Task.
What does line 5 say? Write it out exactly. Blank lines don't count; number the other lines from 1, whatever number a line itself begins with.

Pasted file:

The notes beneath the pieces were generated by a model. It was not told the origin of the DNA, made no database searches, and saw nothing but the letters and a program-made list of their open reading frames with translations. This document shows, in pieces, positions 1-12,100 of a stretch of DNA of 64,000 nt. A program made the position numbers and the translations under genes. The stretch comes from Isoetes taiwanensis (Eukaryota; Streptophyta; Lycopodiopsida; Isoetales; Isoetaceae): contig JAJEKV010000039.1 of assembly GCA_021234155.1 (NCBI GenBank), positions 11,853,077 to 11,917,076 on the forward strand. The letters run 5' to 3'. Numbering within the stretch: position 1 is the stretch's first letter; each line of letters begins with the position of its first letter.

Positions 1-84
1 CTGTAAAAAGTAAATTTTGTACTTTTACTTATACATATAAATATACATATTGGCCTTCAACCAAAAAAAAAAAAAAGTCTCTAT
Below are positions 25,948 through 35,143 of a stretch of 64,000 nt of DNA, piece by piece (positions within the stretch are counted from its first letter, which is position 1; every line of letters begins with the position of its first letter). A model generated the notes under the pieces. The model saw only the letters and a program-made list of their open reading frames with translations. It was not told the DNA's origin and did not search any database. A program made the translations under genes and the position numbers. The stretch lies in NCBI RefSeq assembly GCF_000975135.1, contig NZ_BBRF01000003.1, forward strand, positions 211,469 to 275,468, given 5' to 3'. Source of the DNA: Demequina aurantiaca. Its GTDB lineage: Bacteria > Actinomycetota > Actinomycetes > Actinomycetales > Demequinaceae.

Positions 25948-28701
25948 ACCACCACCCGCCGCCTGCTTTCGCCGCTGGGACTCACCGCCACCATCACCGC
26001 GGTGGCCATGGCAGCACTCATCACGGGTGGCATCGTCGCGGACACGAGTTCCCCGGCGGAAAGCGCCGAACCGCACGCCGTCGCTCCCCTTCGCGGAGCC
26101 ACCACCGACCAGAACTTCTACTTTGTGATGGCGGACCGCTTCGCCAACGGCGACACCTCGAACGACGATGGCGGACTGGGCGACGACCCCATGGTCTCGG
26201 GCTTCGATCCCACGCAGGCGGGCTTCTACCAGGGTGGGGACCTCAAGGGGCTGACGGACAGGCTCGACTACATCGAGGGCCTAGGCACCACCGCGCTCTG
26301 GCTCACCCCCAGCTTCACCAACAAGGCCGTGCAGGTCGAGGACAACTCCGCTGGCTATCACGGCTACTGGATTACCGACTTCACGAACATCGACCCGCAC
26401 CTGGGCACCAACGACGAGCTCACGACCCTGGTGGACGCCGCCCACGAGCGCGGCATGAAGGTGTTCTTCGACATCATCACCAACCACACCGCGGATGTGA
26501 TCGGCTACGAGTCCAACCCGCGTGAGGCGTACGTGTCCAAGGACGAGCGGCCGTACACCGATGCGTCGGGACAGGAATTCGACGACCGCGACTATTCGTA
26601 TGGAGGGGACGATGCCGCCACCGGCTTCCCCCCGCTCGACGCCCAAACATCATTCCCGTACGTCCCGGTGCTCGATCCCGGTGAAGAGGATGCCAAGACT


Positions 25948-28701